Article

Compensatory mutations improve general permissiveness to antibiotic resistance plasmids

  • Nature Ecology & Evolution 113541363 (2017)
  • doi:10.1038/s41559-017-0243-2
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Abstract

Horizontal gene transfer mediated by broad-host-range plasmids is an important mechanism of antibiotic resistance spread. While not all bacteria maintain plasmids equally well, plasmid persistence can improve over time, yet no general evolutionary mechanisms have emerged. Our goal was to identify these mechanisms and to assess if adaptation to one plasmid affects the permissiveness to others. We experimentally evolved Pseudomonas sp. H2 containing multidrug resistance plasmid RP4, determined plasmid persistence and cost using a joint experimental–modelling approach, resequenced evolved clones, and reconstructed key mutations. Plasmid persistence improved in fewer than 600 generations because the fitness cost turned into a benefit. Improved retention of naive plasmids indicated that the host evolved towards increased plasmid permissiveness. Key chromosomal mutations affected two accessory helicases and the RNA polymerase β-subunit. Our and other findings suggest that poor plasmid persistence can be caused by a high cost involving helicase–plasmid interactions that can be rapidly ameliorated.

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Acknowledgements

This work was supported by the National Institute of Allergy and Infectious Diseases grant R01 AI084918 of the National Institutes of Health (NIH). The genome resequencing was done by the IBEST Genomics Research Core and made possible thanks to an Institutional Development Award (IDeA) from the National Institute of General Medical Sciences (NIGMS) of the NIH under grant number P30 GM103324. K.B. was in part supported by a University of Idaho Department of Biological Sciences undergraduate research grant and by an NIGMS INBRE award, grant number P20 GM103408. H.Q. was supported by a National Science Foundation REU Site award, 1460696. We thank the laboratory of C. Marx for providing us with vector pPS04 and we thank H. Merrikh for useful suggestions.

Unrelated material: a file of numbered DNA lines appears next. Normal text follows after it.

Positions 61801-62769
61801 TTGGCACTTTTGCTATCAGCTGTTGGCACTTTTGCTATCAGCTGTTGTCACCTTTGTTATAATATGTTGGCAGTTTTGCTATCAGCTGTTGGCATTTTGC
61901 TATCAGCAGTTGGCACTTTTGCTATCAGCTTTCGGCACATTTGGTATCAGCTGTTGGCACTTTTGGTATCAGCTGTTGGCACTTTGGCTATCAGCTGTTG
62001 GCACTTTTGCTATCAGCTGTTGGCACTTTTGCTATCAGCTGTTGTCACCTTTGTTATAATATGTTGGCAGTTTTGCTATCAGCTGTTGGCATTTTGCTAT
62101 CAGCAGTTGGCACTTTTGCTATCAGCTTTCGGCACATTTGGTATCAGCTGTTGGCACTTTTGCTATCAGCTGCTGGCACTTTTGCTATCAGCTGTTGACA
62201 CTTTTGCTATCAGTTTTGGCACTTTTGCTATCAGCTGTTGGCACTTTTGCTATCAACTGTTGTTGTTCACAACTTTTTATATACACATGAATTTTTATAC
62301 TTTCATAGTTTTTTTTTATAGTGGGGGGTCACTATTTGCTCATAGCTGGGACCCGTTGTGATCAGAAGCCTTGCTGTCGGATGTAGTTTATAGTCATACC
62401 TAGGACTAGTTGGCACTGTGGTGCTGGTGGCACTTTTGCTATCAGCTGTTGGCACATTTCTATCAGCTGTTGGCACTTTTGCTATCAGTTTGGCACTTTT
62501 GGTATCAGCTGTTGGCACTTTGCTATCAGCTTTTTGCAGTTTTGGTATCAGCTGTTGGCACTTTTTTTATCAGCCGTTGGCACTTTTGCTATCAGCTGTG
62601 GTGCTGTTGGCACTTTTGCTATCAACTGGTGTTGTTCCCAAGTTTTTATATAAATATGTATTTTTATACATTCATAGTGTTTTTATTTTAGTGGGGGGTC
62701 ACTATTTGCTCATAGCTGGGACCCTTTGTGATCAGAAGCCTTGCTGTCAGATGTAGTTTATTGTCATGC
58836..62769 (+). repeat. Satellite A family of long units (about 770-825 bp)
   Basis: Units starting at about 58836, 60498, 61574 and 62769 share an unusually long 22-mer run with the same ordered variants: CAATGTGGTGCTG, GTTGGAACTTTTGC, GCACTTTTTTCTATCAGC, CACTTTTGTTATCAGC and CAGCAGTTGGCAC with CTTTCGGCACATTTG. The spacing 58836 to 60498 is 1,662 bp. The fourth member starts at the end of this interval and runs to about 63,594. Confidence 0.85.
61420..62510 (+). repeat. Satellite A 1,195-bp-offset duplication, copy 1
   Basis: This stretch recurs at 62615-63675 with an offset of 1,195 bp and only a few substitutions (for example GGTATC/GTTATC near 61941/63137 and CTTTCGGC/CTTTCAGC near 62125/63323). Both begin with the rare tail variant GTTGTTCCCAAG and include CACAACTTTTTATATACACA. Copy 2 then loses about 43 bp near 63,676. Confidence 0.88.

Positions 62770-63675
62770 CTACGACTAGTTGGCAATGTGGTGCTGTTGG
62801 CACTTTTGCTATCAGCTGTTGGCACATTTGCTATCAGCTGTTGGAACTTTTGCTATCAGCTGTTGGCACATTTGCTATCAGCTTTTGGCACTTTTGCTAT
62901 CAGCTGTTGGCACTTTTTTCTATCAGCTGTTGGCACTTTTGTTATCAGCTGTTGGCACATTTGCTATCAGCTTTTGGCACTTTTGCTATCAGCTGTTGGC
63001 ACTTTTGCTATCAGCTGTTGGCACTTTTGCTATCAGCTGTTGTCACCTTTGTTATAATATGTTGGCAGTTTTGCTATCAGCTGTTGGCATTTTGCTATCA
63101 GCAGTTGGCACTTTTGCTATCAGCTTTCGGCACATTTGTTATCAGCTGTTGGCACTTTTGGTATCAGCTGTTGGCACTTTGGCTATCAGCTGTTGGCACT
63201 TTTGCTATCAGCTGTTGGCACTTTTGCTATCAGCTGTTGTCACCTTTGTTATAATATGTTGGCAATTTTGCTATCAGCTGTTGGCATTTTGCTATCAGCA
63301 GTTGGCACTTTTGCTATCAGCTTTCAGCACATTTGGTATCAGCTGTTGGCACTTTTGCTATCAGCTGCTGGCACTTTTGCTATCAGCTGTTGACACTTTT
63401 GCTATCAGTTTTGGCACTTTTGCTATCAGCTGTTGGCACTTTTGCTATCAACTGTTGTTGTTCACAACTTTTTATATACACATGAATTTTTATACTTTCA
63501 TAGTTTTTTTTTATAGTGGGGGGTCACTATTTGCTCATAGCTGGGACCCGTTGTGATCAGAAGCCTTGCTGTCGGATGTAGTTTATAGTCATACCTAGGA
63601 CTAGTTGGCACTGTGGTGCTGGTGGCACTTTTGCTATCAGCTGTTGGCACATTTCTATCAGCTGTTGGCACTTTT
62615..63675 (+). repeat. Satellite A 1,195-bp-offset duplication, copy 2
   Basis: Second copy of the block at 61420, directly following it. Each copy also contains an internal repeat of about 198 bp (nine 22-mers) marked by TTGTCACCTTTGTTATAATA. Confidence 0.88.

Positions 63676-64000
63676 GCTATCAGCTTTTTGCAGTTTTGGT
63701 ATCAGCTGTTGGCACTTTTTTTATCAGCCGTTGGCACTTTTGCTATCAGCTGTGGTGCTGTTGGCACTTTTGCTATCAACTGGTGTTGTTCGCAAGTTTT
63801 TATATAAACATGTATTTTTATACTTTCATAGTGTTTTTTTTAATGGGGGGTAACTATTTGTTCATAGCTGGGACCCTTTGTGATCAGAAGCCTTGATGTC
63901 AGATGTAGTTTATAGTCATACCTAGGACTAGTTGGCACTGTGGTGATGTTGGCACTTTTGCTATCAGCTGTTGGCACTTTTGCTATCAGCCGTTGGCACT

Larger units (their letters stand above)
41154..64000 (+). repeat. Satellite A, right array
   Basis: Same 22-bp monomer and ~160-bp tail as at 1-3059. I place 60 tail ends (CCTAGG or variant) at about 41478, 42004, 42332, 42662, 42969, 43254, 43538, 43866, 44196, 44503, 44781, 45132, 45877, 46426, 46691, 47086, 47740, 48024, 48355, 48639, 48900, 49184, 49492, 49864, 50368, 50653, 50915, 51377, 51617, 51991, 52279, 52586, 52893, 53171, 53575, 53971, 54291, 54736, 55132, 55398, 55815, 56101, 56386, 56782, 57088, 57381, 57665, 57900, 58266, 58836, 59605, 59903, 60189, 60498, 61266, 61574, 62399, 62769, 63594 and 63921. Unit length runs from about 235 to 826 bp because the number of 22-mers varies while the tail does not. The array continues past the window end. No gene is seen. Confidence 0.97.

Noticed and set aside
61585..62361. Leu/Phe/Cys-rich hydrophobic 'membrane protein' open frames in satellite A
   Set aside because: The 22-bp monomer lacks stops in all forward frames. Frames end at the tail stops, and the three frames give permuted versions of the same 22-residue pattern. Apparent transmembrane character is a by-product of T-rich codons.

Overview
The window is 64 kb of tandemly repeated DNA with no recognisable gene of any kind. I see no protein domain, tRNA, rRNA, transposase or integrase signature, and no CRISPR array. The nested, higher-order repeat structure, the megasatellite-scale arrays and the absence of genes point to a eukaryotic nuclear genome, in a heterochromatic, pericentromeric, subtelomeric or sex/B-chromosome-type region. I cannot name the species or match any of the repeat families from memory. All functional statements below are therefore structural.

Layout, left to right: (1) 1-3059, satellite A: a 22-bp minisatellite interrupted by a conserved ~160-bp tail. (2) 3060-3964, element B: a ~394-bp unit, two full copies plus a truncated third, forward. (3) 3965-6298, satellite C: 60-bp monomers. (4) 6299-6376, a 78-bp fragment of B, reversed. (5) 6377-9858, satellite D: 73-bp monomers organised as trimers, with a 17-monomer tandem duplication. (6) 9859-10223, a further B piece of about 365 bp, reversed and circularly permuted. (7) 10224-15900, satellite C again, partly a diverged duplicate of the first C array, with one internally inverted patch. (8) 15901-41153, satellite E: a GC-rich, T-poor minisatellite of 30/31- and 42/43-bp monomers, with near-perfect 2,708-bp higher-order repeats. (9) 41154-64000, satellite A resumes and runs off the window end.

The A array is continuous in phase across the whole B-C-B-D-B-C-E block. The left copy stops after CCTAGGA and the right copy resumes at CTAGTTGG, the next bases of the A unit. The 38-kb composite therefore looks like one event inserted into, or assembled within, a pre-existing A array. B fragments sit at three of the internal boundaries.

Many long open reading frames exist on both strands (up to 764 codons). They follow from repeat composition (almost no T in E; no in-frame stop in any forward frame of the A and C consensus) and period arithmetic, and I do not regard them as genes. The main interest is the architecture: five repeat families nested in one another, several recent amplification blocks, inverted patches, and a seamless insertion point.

Author information

Affiliations

  1. Department of Biological Sciences, University of Idaho, PO Box 443051, Moscow, ID, 83844, USA

    • Wesley Loftie-Eaton
    • , Kelsie Bashford
    • , Kieran Dong
    • , Jack Millstein
    •  & Eva M. Top
  2. Institute for Bioinformatics and Evolutionary Studies (IBEST), University of Idaho, PO Box 443051, Moscow, ID, 83844, USA

    • Wesley Loftie-Eaton
    • , Jack Millstein
    • , Samuel Hunter
    •  & Eva M. Top
  3. Point Loma Nazarene University, San Diego, CA, 92106, USA

    • Hannah Quinn
  4. Department of Microbiology, Health Sciences Building, University of Washington, Seattle, WA, 98195, USA

    • Maureen K. Thomason
    •  & Houra Merrikh
  5. Department of Biology, University of Florida, PO Box 118525, Gainesville, FL, 32611, USA

    • Jose M. Ponciano

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Contributions

W.L. and E.M.T conceived the project and wrote the manuscript. W.L., K.B., H.Q., K.D., M.K.T. and J.M. performed the experiments. W.L. and J.M.P. performed the statistical analyses. W.L. and S.H. performed the bioinformatic analysis. H.M. facilitated part of the work and helped with data interpretation.

Competing interests

The authors declare no competing financial interests.

Corresponding author

Correspondence to Eva M. Top.

Electronic supplementary material

  1. Supplementary Information

    Supplementary Methods, Supplementary Figures 1–9 and Supplementary Tables 1–4, 6–8 and 10

  2. Supplementary Data 1

    Supplementary Tables 5 and 9